Letters: 'Zuul The Terrordog' And New Graduates

NPR's Neal Conan reads from listener comments about previous shows including living with cancer, mainstreaming special education kids, and advice for new graduates. And "Zuul the Terrordog" sings along to the Talk of the Nation theme.

Copyright © 2012 NPR. For personal, noncommercial use only. See Terms of Use. For other uses, prior permission required.

NEAL CONAN, HOST:

It's Tuesday and time to read from your comments.

We spoke with feminist literary scholar Susan Gubar about her ovarian cancer and her book "Memoir of a Debulked Woman" last week. Carolyn(ph) heard our conversation: Thank you for saying it isn't necessary to fight to the end, she wrote, and that quality of life is also important. My husband was diagnosed with glioblastoma a year ago, another cancer with a very bad prognosis. We have had a wonderful year together, and he's now in hospice and at peace. What it comes down to is personal choice. This is his life and his choice.

Our discussion about the needs of special ed students and whether or not they should be mainstreamed prompted this email from Diana Langdon(ph): Because I taught special reading and language arts, my brother asked me to observe his daughter's fourth grade class. Less than half the time was devoted to the full class by the teacher. The rest of the hour she spent trying to keep one emotionally- and behaviorally-challenged child from jumping up and down on his desk and running around the room. She continued, it sickened me to see that 23 children lost half of their real education because one child occupied so much time. Mainstreaming cheats our regular students.

But Leandrea Boyer(ph) in Lake Orion, Michigan, urged us to look at success stories. I'm a special education teacher and work in a very collaborative building and district, she wrote. We take a team approach that not only looks at the needs of the child, but the needs of the regular education teachers. We have the benefit of being able to put highly-motivated and quality paraprofessionals in those classrooms who can help the teachers, the special-needs students and the regular ed students. We also strive to help students transition to adult lives through post-secondary planning and advocacy through outside agencies. I'm getting a little weary of everyone blaming the teachers for every problem.

Author Charles Wheelan gave us 10 pieces of advice he wished somebody had told him at graduation. Aaron Rosenthal(ph) wrote to add: What I wish I had been told and what I honestly think graduates need to hear is that you're not that special. Treat people with respect, he continued, do what you feel is right and try to think about how things look to other people. If you can do that, they'll probably end up being a truly special person.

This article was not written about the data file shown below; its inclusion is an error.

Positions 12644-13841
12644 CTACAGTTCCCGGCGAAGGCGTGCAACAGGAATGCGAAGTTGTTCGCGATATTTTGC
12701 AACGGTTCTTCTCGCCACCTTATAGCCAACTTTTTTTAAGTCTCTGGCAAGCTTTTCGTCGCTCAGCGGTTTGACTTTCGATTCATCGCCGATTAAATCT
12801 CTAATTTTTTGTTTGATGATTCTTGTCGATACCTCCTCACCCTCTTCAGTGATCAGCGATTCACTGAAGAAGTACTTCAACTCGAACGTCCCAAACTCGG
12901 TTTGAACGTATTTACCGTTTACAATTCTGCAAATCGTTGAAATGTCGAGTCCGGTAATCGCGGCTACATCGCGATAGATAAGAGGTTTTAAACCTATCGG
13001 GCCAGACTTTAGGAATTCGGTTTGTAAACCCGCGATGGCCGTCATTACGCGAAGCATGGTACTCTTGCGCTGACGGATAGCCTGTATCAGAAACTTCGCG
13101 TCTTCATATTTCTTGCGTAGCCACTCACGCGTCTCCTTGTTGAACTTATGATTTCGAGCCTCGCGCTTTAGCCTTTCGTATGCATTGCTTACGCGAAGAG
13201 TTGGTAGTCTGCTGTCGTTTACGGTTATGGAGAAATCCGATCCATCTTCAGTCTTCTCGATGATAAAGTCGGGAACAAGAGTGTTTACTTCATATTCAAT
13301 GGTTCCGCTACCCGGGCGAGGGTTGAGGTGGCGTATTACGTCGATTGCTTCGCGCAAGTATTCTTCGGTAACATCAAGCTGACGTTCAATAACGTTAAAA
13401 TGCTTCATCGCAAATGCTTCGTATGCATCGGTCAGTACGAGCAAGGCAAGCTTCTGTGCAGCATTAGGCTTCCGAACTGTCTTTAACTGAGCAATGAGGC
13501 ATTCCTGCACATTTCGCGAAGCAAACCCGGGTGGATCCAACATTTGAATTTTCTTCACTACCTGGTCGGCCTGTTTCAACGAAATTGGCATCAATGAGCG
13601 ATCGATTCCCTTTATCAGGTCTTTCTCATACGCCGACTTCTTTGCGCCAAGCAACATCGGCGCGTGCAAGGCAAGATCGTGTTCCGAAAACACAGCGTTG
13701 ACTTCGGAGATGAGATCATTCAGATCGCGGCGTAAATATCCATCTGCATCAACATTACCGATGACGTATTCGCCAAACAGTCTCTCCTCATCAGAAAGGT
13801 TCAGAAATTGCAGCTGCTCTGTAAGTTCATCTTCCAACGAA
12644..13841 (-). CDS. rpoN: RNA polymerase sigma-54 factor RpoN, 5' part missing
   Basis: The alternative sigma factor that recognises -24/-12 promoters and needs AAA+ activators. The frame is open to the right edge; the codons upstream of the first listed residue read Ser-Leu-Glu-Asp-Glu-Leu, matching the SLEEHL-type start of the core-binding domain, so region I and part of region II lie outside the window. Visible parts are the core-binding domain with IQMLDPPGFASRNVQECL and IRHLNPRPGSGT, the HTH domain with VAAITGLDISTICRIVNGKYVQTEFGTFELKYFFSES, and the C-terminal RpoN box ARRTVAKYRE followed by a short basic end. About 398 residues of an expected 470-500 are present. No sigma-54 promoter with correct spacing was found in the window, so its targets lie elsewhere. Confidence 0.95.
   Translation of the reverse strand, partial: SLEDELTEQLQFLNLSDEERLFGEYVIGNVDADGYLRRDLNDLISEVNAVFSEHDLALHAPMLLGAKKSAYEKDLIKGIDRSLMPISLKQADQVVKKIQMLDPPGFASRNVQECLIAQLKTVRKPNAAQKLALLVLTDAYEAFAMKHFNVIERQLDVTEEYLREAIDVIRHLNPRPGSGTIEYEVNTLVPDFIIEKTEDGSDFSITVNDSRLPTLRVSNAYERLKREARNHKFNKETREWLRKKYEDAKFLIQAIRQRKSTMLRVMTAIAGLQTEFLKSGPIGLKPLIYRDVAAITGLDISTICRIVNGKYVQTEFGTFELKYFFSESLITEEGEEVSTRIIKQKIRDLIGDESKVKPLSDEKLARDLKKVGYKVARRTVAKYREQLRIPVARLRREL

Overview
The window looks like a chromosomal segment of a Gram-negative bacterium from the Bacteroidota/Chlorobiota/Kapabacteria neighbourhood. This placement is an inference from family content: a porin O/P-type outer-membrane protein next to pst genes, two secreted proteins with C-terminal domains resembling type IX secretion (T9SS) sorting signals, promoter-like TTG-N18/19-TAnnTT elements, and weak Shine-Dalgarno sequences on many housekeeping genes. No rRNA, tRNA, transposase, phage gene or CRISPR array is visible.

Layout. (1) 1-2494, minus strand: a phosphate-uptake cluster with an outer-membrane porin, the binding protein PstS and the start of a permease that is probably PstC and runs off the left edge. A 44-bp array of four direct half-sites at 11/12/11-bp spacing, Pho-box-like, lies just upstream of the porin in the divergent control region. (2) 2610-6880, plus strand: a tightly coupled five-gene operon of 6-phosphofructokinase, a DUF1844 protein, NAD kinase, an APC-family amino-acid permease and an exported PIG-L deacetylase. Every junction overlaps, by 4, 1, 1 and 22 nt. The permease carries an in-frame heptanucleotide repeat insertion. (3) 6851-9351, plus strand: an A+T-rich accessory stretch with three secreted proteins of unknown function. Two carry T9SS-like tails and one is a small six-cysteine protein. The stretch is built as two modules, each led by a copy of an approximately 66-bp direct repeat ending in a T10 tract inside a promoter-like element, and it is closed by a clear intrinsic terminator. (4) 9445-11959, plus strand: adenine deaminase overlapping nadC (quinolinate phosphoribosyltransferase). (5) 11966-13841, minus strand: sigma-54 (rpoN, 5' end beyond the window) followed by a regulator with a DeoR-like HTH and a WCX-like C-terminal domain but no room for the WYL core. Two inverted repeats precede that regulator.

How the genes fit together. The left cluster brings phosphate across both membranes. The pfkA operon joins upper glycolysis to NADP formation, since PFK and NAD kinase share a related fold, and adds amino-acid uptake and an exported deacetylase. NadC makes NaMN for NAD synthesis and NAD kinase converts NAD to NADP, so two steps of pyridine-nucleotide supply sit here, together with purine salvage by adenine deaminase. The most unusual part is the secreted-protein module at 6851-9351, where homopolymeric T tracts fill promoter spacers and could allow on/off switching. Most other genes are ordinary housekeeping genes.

If you have a correction, comment or a question for us, the best way to reach us is by email. Our address is talk@npr.org. Please, let us know where you're writing from and give us some help on how to pronounce your name.

But finally, something we found on Twitter, Zuul the Terrordog. His owners leave him at home with the radio on, and he's developed a fondness for the theme song of a certain radio program.

(SOUNDBITE OF DOG HOWLING)

CONAN: If you're on Twitter, you could follow us there, @totn. You don't have to sing all the words.

Copyright © 2012 NPR. All rights reserved. No quotes from the materials contained herein may be used in any media without attribution to NPR. This transcript is provided for personal, noncommercial use only, pursuant to our Terms of Use. Any other use requires NPR's prior permission. Visit our permissions page for further information.

NPR transcripts are created on a rush deadline by a contractor for NPR, and accuracy and availability may vary. This text may not be in its final form and may be updated or revised in the future. Please be aware that the authoritative record of NPR's programming is the audio.

Comments

 

Please keep your community civil. All comments must follow the NPR.org Community rules and terms of use, and will be moderated prior to posting. NPR reserves the right to use the comments we receive, in whole or in part, and to use the commenter's name and location, in any medium. See also the Terms of Use, Privacy Policy and Community FAQ.